The Long-term Strategic Advantage
With the GDPR implementation deadline quickly approaching, many organizations are extremely focused on meeting specific regulatory requirements. However, GDPR is just the starting line. Here Brian Lee and Stephanie Quaranta highlight how compliance and privacy executives can plan past simply conforming with the requirements, and use GDPR as a long-term strategic opportunity to build sustainable policies and procedures.
Co-authored by Stephanie Quaranta
With enforcement of the EU’s General Data Protection Regulation (GDPR) fast approaching, most compliance and privacy executives are putting their heads down and making sure they are GDPR compliant by the May 2018 deadline. For many executives, the number of tasks to accomplish can seem endless.
This has contributed to the feeling that the GDPR enforcement date is a “finish line” of sorts. This makes sense, as many organizations have spent significant amounts of time building or evolving their privacy programs to ensure GDPR compliance, and the May deadline is as a light at the end of the tunnel.
Yet viewing GDPR as a finish line overlooks an important truth: GDPR is a rare strategic opportunity for compliance and privacy executives to cement the privacy program as a part of business operations. More accurately, GDPR is a starting line. Research from CEB, now Gartner, has identified three opportunities GDPR creates an opening for organizations to accomplish:
Opportunity #1: Establish Program Value
Compliance and privacy executives have struggled to define and demonstrate the value of an effective privacy program in the eyes of key stakeholders. This can limit the program’s ability to contribute to key initiatives. GDPR, by stipulating requirements for how privacy should be managed and instituting significant penalties for falling short, can serve as a pivotal moment for privacy executives to make the business case for major initiatives such as building a comprehensive data map or launching a data minimization campaign. Not only are these ideas directly in support of GDPR requirements, but they also help privacy teams improve the targeting and impact of all risk management activities. Privacy should use GDPR as an opportunity to secure the buy-in, resourcing and board visibility the program needs to be effective.
Opportunity #2: Drive Consensus on the Organization’s Approach to Data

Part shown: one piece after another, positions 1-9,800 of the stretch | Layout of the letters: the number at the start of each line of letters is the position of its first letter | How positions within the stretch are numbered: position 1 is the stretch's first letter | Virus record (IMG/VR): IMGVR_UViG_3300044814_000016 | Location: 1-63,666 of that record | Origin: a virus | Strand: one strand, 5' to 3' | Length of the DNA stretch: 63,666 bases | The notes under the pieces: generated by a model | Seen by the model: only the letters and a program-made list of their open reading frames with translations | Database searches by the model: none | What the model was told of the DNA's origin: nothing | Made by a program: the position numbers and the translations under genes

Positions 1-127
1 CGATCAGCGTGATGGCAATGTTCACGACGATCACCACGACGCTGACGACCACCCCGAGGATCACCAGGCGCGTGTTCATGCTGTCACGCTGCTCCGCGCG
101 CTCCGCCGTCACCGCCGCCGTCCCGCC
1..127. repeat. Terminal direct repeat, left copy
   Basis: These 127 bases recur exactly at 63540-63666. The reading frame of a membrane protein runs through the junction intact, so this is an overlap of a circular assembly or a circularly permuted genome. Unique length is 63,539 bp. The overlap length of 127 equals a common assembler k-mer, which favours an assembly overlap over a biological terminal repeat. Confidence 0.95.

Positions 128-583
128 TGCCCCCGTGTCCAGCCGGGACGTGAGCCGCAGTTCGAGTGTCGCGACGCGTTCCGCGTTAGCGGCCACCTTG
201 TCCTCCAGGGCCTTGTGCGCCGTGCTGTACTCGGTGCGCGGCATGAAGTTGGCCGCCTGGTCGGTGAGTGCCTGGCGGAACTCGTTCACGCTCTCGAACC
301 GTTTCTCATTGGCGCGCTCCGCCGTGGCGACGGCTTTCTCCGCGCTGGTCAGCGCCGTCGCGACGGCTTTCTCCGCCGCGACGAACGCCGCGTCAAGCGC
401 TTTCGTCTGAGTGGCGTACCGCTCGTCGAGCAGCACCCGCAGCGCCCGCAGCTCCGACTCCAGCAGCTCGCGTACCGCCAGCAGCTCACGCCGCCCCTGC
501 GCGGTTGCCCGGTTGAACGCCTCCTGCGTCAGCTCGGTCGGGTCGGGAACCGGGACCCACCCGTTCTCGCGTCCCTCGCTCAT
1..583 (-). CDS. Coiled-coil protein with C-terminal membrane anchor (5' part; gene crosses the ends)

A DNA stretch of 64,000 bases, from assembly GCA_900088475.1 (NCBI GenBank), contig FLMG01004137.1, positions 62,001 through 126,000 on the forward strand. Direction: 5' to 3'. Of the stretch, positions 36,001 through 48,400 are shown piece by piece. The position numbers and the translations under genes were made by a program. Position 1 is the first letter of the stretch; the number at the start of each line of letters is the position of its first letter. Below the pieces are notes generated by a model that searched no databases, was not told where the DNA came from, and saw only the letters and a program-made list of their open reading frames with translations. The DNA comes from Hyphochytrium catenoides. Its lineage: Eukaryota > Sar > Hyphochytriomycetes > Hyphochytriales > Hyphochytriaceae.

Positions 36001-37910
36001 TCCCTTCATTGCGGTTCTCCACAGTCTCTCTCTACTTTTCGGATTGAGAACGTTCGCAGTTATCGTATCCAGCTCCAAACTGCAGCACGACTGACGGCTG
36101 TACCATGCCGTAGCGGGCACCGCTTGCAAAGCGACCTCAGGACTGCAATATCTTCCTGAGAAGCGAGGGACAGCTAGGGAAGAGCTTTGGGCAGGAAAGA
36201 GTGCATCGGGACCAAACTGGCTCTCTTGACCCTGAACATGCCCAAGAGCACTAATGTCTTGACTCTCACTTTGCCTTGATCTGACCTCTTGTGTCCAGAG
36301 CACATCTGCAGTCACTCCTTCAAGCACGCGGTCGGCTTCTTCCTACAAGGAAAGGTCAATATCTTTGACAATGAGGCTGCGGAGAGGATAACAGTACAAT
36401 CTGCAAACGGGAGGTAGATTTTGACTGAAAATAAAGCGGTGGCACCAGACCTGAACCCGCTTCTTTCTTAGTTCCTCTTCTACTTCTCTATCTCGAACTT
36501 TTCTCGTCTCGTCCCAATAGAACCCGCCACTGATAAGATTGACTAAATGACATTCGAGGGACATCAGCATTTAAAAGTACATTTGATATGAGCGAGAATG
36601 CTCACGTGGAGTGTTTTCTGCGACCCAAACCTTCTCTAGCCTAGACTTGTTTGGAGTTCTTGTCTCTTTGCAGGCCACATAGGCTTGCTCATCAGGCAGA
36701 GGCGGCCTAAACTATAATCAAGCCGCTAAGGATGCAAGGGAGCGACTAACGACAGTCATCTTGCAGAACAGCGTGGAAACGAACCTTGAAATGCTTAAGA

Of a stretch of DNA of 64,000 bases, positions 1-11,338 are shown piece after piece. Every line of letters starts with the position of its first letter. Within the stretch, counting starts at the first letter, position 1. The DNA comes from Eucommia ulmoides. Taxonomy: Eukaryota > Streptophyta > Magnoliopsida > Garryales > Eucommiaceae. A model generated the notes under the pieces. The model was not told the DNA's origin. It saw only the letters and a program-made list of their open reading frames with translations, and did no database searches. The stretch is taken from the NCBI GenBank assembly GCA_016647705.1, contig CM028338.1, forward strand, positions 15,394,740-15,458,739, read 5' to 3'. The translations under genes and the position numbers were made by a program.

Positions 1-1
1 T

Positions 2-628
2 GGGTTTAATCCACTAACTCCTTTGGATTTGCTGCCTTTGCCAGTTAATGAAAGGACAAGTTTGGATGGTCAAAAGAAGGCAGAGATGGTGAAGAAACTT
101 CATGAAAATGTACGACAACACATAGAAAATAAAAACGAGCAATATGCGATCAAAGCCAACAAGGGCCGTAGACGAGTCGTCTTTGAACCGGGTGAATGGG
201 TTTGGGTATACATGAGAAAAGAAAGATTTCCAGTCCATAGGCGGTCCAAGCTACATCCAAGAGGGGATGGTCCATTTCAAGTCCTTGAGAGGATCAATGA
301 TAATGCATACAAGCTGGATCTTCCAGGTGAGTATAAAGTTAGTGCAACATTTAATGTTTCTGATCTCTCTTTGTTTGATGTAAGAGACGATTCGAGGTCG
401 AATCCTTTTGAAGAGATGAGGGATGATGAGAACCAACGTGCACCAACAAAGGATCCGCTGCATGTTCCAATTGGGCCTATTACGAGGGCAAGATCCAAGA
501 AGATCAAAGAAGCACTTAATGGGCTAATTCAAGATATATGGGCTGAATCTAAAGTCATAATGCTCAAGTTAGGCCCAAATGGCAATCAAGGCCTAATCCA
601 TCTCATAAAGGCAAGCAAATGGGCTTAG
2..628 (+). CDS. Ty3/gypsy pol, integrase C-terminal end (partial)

As the value and strategic importance of data grows, organizations will continue to collect more data, grant broader access to both employees and third parties and increase the use of data to guide important business decisions. Though organizations that leverage data in this way can expect to see significant revenue and productivity gains, this increasing reliance on data can prove problematic if it is not guided by a broader strategy.
With GDPR introducing new and more stringent expectations around important issues such as data subject consent, it is more important than ever for privacy to ensure that the business does not take on unnecessary risks. To do that, compliance and privacy executives must work with business and functional partners to create a set of principles that guide the collection, use and retention of high-risk information. Organizations must define their approach to data and to protecting privacy, creating a golden opportunity for privacy to prove its mettle as a strategic advisor that can help the business secure real gains.
Opportunity #3: Make Privacy a Part of Business Operations
GDPR introduces explicit privacy-by-design and data protection by default requirements for the first time. Compliance and privacy executives should seize this opportunity to take their program from on that is “bolt-on” to business processes to a natural part of business operations. Though many privacy executives report feeling confident in how privacy is embedded in technical requirements, such as app or software developments, most report feeling less confident about business processes such as third-party selection and onboarding or data analytics.
GDPR provides privacy executives with an opportunity to ensure privacy is a part of these business processes as well. Privacy should begin by expanding the reach of the Privacy Impact Assessment — currently, only 55 percent of high-risk processes receive one. Privacy considerations should also be embedded in other process steps, such as third-party RFPs or new product development stage gates. These point-in-time assessments or controls should then be supplemented by ongoing monitoring not only of privacy risk but of business changes as well, to ensure privacy is aware of new or evolving business need.
Once the organization has done the hard work of building a data strategy and making privacy a key element of business operations, there is an opportunity to further demonstrate the value of privacy to the organization by marketing this work to their customers. Customer trust in organizations is at a low point. In fact, 87 percent of consumers believe adequate safeguards are not in place to protect their personal information. Even more troublesome, 79 percent of consumers say they would be unlikely to share data with companies they do not trust, creating a significant business risk as organizations increase their reliance on this very data.
Privacy can work with corporate communications and other internal teams to ensure that the organization’s commitment to privacy is a visible part of the organization’s identity, serving as a market differentiator and a growth engine.
By serving as a driving force to develop strong privacy practices, GDPR can not only help privacy programs mature but can help organizations grow as well, proving that it is so much more than a finish line.